Drug abuse is itself a practice that is way too far from being healthy. Another thing is that people don’t normally start doing it out of totally happy life without problems. Therefore, self-care may seem to many a weird thing to even consider. However, even though treating drug addiction is complicated and costly, it is still much better to treat addiction alone rather than addiction followed by a number of co-existing health issues.
Why is self-care during drug abuse so important and how does one care about themselves properly and efficiently?
Ways of drug use include smoking, sniffing, chewing, swallowing and injecting. While none of these is itself totally harmless, drug abuse by injecting is the most dangerous among them. Injection drug users (IDUs) are susceptible to a number of health conditions ranging from unpleasant and troublesome to potentially grave. Not mentioning the fact that minor health issues will inevitably develop into serious complications if left without treatment or treated improperly. Among conditions drug users, especially IDUs, tend to get, are
- Abscesses/skin infections. Lack of personal hygiene, particularly disinfection of the place through which a drug is injected, leads to percolation of harmful bacteria into one’s body. It then forms into a swollen red mass filled with pus right under one’s skin. According to the statistics gathered from 101 interviewed IDUs in Washington, DC, 81,2% of them have had ‘an injection-related wound’ at some point of their drug abuse and 93,9% of those people have not seeked medical help for their wounds. Self-managing of abscesses is a pretty unreliable thing that can (and does) lead to such complications as osteomyelitis, endocarditis or septicemia and, eventually, death.
- STDs. As drug users are a marginalized category of people in our society, they often suffer from mistreatment regarding their general health. People with severe addiction may also live a promiscuous sexual life not undertaking any measures to protect themselves. Thus, they are exposed to not only drug-related health damage that is likely to not be treated properly at its early stages, but also to other dangerous diseases.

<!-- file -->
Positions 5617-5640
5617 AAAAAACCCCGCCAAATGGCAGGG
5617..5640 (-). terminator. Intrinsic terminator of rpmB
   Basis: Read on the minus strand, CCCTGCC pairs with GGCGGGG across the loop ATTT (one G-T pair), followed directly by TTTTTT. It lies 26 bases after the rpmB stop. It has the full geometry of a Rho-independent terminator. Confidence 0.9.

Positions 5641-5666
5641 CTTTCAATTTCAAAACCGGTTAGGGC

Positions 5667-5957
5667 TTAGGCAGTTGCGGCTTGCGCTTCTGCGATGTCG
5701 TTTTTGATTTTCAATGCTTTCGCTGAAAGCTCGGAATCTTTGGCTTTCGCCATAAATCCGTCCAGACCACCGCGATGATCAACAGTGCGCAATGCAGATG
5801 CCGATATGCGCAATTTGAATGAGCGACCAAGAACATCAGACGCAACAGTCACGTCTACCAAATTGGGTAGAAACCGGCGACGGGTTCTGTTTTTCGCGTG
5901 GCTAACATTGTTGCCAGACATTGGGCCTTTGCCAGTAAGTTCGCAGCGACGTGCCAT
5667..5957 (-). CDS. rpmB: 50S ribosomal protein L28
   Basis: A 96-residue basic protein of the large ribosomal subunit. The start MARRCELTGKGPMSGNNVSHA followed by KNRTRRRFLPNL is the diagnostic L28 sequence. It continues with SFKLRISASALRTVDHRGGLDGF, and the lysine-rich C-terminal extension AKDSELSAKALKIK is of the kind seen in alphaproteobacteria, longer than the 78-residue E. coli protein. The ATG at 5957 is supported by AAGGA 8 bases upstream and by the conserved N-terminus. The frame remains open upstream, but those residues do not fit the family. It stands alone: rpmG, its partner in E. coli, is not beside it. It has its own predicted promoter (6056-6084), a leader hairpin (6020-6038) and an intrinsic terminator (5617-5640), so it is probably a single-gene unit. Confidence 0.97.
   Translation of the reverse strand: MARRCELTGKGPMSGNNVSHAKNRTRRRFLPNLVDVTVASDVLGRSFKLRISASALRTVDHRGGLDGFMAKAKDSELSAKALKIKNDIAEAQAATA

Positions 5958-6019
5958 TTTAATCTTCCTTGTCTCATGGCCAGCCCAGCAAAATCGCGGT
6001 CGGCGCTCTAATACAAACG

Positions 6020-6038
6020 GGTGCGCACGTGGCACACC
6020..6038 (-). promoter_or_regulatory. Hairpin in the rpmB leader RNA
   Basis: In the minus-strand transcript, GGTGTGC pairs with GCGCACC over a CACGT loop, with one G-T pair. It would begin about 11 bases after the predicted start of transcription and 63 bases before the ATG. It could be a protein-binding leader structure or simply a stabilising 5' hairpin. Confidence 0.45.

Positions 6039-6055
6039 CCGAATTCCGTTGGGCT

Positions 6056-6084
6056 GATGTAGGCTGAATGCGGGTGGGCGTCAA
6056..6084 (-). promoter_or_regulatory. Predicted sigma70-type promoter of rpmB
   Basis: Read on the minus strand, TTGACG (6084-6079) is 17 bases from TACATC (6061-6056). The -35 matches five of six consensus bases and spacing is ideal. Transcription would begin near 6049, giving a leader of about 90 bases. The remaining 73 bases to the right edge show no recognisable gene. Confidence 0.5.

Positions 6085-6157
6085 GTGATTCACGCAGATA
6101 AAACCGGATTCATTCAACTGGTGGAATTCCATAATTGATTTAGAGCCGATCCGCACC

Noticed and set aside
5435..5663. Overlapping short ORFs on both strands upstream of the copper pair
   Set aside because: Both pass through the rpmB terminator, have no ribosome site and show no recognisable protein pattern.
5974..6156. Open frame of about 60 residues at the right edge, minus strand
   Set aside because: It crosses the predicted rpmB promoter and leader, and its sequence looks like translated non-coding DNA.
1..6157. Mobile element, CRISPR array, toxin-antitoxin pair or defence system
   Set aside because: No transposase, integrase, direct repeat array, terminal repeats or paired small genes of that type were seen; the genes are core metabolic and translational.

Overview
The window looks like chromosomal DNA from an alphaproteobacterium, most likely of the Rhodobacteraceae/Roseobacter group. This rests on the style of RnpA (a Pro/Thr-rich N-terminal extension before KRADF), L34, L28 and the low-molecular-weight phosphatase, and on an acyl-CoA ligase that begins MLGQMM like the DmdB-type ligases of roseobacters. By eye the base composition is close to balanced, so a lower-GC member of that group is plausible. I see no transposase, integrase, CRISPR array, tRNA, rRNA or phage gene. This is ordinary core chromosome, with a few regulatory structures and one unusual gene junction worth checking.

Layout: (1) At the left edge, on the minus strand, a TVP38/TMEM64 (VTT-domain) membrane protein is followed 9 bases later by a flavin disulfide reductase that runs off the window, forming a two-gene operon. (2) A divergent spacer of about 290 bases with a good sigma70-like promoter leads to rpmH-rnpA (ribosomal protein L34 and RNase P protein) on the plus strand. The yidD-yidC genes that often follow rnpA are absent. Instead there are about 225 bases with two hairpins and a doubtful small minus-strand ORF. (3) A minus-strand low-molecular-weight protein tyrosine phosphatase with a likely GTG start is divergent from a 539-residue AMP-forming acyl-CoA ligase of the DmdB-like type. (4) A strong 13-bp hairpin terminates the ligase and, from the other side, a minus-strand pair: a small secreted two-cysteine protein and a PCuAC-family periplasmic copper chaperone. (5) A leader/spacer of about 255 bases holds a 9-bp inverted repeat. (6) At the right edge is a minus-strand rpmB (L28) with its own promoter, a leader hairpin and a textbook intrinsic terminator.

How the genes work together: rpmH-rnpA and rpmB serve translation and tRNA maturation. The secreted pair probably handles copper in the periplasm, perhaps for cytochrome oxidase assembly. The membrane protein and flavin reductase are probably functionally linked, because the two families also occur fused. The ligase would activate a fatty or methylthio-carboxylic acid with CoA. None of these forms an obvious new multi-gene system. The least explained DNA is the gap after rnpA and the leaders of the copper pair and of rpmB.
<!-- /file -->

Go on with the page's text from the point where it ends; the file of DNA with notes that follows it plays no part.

- HIV/AIDS and other blood-borne diseases (Hepatitis B and C etc.). Practice of sharing injection equipment, quite common among IDUs, results into vastly spreading infections among the members of community. One infected person is able to infect a whole round of others who have shared a syringe with them even once! Taking into account the aforementioned lack of medical assistance when necessary, starting from proper diagnostics and following with treatment of the infection in question, drug users are pretty much defenceless against these grave conditions that cause fatalities way too often.
In order to reduce the number of drug users suffering from drug-related diseases, National Institute on Drug Abuse has developed a strategy of their prevention, focusing on HIV. They call for and strongly support community care, providing IDUs with sterile injection equipment, as-personalized-as-possible approach to every individual’s specific needs, psychological help and information on safe lifestyle to both ensure one’s own health and prevent infecting of others if a person already has some disease. But what can one who wants to make sure their health won’t suffer more than it already does do about it?
- Seek support of others, in any way they need it.
- Try to ensure having safe sexual life with all one’s partners.
- If one is an IDU, look for initiatives providing IDUs with sterile single-use syringes, disinfectors and other injection equipment one might use.
- Turn for medical help immediately after any health conditions have become visible/can be felt in any way.
- Do preventive health checks, if possible.
- Try to create a network of people practicing as self-caring approach as practically possible in context of drug abuse.
Of course, it is likely that many people who’ve read the list above feel hugely skeptical about it. Indeed, following the practices of self-care is an extremely hard thing itself, let alone if one is a drug user. However, it still doesn’t mean that one should give up on themselves once and for all. Try doing at least something that is possible to do. And don’t stop seeking for help, as there are programs and people who can and want to help.